I have been playing with the Mac version of Ecto 3 for a couple weeks now. After investing several hours into not only using the application but also reading all available documentation, I thought I'd share my thoughts. I've been using Ecto with Blogger, so this review will be most useful to those of you with Blogger blogs. However, those using other platforms may still find something of value.
I came to Ecto after reading many glowing reviews. Again and again, Ecto was described as the best desktop blog editor available for the Mac. I downloaded the 21-day trial and have been putting Ecto through its paces.
What Do I Like?
The main reason to consider a tool like Ecto is that it makes it easier to write blog posts when one is not connected to the Internet. For me, this is not a big deal because I rarely do this. However, I can see how valuable this would be if I was traveling regularly. In such a situation, I am fairly sure I would want an application like this.
The clean interface has grown on me, and I do like the Rich Text editor. The built in integration of Amazon and Flickr (now that I've managed to get the Flickr part working) are really nice touches. Not only is it easy to add my own photos from Flickr, but I can search all of Flickr by photo tags. Some of the image setting features are nice (i.e., being able to specify margins, float settings, and padding around the image). They do take awhile to learn, but it is clear that they are more powerful than I initially thought.
I also like how easily Ecto handles multiple blogs. It allows me to set general settings and blog-specific settings. Users with multiple blogs will find this valuable.
What Do I Not Like?
One of the first problems I encountered with Ecto was that there does not appear to be any way to replicate Blogger's post template functions. I have this set up in Blogger to do two things. First it contains the code to allow peek-a-boo posts. Since I can find no way to get Ecto to do this, I'd have to add the code manually to every post. Second, it contains the code to include the reminder to subscribe to my RSS feed at the bottom of every post. You'll see that I added that manually at the bottom of this post, but the point is, I had to do it manually.
Aside from the Flickr integration mentioned above, I am not crazy about how Ecto handles images. While it couldn't be any easier to get an image into a post, positioning it where one wants it is an entirely different matter. Of course, one can always move the image to the desired location in the source HTML, but being able to dragging it to the proper location in the text editor would be so nice. When one moves the picture around, the text which was repositioned to accommodate it, does not always return to where it was and has to be adjusted. I was also surprised that there weren't any options to add effects to images. Live Writer does this well, and this seems like a major oversight for Ecto not to include anything along these lines.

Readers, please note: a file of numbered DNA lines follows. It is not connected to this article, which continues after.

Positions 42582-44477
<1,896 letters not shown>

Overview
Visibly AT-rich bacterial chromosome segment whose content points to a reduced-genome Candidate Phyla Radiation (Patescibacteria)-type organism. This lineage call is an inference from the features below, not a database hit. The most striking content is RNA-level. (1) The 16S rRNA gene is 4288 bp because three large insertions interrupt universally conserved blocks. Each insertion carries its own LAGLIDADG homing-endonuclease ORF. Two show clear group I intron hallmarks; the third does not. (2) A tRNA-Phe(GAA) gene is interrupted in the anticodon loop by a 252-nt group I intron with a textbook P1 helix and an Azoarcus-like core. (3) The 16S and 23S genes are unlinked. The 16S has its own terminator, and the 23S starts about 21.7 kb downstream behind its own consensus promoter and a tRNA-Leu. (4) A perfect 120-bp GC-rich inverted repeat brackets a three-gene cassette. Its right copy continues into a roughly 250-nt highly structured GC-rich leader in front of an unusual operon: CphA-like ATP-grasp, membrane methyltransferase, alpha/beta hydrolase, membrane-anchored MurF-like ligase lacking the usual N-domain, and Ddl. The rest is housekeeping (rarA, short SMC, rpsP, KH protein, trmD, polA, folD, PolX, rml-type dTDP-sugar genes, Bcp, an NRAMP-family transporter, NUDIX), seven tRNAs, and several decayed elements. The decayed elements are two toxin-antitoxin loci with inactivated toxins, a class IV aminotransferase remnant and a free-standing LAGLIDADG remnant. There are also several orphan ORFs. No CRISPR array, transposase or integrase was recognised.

The primarily flaw with Ecto 3 concerns the documentation. This is not the most intuitive application, and the "extensive documentation" the developers claim is built into the Help menu is anything but extensive. Although Ecto 3 has been out for roughly a year, virtually all of the supplemental how-to material I could find on the Internet was based on an older version with a very different interface. In other words, it really wasn't of any value.
Ecto does have a support forum, but most of the entries you'll find there are old. Those providing the support do not seem to be particularly responsive. Worst of all, each time I tried to start a new thread to ask one of my many questions that had not previously been asked, I was treated to an error message.
Unfortunately, Ecto 3 suffers from at least one problem which appears to be specific to Blogger: extra spacing between paragraphs will appear unless one changes a setting in Blogger. This sounds like a minor problem except that as soon as one changes the setting in Blogger (i.e., Convert Line Breaks = No), all posts written prior to using Ecto will have their spacing messed up. If this is a new blog with only a handful of posts, this could be fixed fairly easily. For established blogs, it cannot realistically be fixed.
What this means is that one is likely to be stuck with Ecto's extra paragraph spacing on Blogger (you are seeing what that looks like in this post). Only you can decide whether this is a deal-breaker for you.
Although I am not 100% sure that this problem is specific to Blogger, I will mention it here as well because I have not seen it reported elsewhere. Whenever I publish with Ecto, I receive an error message about invalid HTML. It appears that ecto is somehow pulling text from my RSS feed and trying to add it to the end of the post. Fortunately, it will work if I just hit "ignore," but nothing I have tried will stop this error from occurring.
Lastly, it does not appear that there is any way to implement Technorati tags on Blogger blogs with ecto.
As much as I want to like Ecto 3 and as often as I keep coming back to play around with it, I have a hard time recommending it to those who use Blogger and are not just starting their blogs (so that the paragraph spacing being wrecked on previous posts would not be an issue). All other issues aside, I think I'd be tempted to stick with it if it wasn't for that problem, especially if I regularly wanted to write posts while not connected to the Internet.Subscribe to Atheist Revolution